Documenting Human Rights Violations in Challenging Environments

Who are the site authors?

If you are reading an article on the site, see if the author’s name is listed on the webpage. What can you find out about this person from the Internet or experts with whom you are in contact? Does the author have other publications? Is the author known to have a particular bias? Does the author present relevant background and context? Does the article’s content seem credible, given what you know about the political and social context discussed on the site? Does the author tell readers where she/he obtained the facts for the article? Be wary of details or statistics without sources.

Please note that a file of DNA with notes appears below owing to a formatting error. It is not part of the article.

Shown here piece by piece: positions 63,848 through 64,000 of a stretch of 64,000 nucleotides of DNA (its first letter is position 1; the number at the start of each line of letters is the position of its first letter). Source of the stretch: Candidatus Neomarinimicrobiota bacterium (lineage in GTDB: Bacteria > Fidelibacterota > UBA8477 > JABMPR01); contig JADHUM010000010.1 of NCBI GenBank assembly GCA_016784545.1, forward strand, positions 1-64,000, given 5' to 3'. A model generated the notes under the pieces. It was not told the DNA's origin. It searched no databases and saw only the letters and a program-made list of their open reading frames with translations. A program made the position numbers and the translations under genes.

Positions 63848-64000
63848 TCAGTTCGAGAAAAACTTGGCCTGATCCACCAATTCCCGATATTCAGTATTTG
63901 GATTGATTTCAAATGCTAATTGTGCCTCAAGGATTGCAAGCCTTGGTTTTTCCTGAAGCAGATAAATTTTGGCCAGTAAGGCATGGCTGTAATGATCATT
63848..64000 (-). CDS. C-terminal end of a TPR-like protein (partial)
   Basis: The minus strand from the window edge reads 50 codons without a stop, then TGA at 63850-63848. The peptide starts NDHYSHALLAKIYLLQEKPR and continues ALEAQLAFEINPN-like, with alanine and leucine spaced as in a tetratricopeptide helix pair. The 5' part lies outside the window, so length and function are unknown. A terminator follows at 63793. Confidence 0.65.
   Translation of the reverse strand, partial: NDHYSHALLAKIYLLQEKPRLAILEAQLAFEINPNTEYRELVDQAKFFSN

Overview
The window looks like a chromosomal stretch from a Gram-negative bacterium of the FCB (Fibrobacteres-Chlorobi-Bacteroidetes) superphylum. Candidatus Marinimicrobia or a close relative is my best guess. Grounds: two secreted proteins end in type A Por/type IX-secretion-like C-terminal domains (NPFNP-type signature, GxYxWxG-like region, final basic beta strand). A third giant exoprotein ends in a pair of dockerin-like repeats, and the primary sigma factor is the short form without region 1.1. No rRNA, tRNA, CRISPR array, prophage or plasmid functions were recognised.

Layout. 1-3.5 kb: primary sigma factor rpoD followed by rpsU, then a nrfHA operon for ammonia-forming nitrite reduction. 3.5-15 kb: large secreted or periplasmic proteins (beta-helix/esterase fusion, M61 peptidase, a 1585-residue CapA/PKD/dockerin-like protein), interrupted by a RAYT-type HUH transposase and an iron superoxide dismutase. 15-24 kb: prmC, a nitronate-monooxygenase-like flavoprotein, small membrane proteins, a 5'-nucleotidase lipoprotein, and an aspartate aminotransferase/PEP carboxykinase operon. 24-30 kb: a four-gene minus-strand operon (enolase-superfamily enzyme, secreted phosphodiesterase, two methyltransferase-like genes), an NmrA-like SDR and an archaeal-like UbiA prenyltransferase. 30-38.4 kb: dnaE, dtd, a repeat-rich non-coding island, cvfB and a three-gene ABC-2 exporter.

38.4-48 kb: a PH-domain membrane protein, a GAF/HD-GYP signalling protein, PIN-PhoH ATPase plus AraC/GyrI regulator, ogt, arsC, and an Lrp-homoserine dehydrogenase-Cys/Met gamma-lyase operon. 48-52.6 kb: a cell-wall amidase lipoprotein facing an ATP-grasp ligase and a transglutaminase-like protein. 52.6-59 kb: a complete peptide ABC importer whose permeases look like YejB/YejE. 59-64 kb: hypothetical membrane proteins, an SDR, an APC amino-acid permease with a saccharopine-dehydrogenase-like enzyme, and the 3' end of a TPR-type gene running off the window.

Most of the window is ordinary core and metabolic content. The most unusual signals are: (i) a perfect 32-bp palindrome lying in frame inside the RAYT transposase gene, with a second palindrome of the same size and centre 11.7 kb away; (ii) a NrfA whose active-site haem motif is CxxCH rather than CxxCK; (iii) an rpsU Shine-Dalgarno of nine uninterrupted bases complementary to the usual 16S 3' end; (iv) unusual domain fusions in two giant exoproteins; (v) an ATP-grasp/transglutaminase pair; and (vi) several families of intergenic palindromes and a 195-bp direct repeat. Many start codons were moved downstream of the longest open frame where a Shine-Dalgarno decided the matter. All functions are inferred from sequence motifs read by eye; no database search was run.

Quality of the information

To determine the quality of the information on the website, first check how current the information is. Look for a "last updated" date, which is usually found at the bottom of each web page. Then, examine any links listed on the website or in news articles. What kind of sites and documentation do they link you to? Do these sources also seem credible? Here are some questions to ask about the links:

  • Are the links well chosen, well organized, and/or evaluated/annotated?
  • Do the links work?
  • Do the links represent other viewpoints?
  • Do the links (or absence of other viewpoints) indicate a bias?

Finally, once you have answered all of these questions, ask yourself: Does it all add up? Is this site truly the best place to find information about your topic?